The precise cause of Rosacea is not known at this time. However, there may be a number of factors that contribute to its development. When the blood vessels in the face dilate too much, the excess blood just under the skin causes the patchy redness of the skin associated with Rosacea. There may also be both lifestyle and environmental triggers for this blood vessel dilation. Blood flow issues, bacteria within the skin, minuscule skin mites, immune system issues, irritated skin follicles, and sun damage of tissues beneath the skin could all potentially contribute to Rosacea.
Rosacea can occur in both men and women, and people of any age can get it. However, it is fairly rare to see Rosacea in children and teenagers. About 17 percent of patients develop Rosacea before they turn 30. About 43 percent of patients develop Rosacea between age 30 and age 50. The remaining 39 percent of Rosacea patients first experience the condition after the age of 50, according to a survey conducted by the National Rosacea Society.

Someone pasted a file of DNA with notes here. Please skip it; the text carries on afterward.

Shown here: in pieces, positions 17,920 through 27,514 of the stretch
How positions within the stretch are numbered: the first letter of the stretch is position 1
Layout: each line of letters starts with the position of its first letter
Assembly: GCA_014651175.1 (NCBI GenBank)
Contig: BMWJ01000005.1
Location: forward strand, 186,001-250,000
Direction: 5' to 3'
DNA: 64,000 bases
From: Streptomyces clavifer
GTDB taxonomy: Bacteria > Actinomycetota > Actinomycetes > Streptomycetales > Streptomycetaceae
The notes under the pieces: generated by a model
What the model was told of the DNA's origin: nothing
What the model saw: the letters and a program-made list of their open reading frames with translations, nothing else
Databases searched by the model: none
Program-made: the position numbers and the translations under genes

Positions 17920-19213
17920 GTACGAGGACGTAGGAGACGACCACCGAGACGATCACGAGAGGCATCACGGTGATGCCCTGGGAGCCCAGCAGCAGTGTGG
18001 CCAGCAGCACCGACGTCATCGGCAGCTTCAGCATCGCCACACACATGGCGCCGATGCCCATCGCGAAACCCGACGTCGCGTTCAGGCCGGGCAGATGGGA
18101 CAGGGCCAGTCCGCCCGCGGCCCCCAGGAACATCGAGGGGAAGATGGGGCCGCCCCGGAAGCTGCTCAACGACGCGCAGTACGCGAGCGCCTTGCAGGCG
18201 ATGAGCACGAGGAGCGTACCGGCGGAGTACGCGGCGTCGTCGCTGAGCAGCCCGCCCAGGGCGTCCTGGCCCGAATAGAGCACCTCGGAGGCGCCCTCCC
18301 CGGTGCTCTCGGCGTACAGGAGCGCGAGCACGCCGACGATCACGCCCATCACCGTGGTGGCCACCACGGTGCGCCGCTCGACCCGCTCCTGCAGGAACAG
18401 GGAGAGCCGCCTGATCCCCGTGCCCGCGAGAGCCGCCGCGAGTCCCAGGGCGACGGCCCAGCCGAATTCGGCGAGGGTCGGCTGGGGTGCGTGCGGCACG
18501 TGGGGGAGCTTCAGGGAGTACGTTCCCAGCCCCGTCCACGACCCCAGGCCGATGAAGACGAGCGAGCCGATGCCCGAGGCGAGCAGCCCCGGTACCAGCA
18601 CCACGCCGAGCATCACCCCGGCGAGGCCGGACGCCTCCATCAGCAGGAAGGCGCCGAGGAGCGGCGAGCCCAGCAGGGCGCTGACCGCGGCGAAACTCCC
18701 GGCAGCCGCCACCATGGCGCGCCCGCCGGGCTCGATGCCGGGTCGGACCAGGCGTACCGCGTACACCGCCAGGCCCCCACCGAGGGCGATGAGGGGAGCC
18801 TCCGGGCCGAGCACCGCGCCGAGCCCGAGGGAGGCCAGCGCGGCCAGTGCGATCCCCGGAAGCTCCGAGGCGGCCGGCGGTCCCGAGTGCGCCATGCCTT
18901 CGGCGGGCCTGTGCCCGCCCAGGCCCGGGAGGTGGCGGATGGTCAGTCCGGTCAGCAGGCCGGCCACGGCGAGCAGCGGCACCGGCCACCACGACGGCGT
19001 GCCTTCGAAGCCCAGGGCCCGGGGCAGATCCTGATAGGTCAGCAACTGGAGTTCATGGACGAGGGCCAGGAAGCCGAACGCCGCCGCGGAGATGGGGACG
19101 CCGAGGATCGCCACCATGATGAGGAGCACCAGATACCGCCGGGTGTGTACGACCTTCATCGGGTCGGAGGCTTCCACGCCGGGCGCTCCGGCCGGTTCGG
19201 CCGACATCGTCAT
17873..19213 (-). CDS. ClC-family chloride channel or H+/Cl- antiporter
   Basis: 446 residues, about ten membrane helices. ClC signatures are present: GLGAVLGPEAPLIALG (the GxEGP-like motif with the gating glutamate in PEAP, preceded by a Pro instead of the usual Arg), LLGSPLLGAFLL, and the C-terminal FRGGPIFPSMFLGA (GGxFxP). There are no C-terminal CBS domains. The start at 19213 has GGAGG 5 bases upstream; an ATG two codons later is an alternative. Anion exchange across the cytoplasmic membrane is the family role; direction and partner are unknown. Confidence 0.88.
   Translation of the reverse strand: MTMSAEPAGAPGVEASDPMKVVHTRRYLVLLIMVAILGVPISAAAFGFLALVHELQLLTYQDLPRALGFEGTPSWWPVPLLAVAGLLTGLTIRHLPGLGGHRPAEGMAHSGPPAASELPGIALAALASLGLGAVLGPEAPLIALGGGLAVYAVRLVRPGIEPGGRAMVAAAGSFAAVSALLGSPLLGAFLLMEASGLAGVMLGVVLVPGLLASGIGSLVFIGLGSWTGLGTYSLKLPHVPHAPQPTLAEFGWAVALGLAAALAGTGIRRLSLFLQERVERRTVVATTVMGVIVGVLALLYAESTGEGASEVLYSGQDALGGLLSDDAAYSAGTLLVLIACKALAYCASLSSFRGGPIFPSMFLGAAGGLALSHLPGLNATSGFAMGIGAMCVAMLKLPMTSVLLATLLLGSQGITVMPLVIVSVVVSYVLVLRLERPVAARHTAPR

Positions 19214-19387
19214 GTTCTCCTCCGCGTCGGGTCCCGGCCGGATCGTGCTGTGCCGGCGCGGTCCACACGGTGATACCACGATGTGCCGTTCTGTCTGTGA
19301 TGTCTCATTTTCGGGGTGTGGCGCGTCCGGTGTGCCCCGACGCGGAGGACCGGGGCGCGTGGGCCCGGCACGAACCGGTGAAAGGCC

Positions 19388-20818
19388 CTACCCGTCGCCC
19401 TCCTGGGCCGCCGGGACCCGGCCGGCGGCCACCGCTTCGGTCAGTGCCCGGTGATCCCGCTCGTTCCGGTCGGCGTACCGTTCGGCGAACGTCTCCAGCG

Rosacea is treated according to its type. Some Rosacea patients experience only facial reddening while others have bumps and actual thickening of the skin. For the milder cases of Rosacea, laser or pulsed light therapy can be an effective way to reduce redness and visible blood vessels. Oral antibiotics may be used to control cases of moderate Rosacea. Once the condition has significantly lessened, the patient may continue to use a topical therapy to maintain the results from the antibiotics. For severe cases of Rosacea, and for cases where other treatments are not effective, the dermatologist may recommend options like cryosurgery or radiofrequency ablation.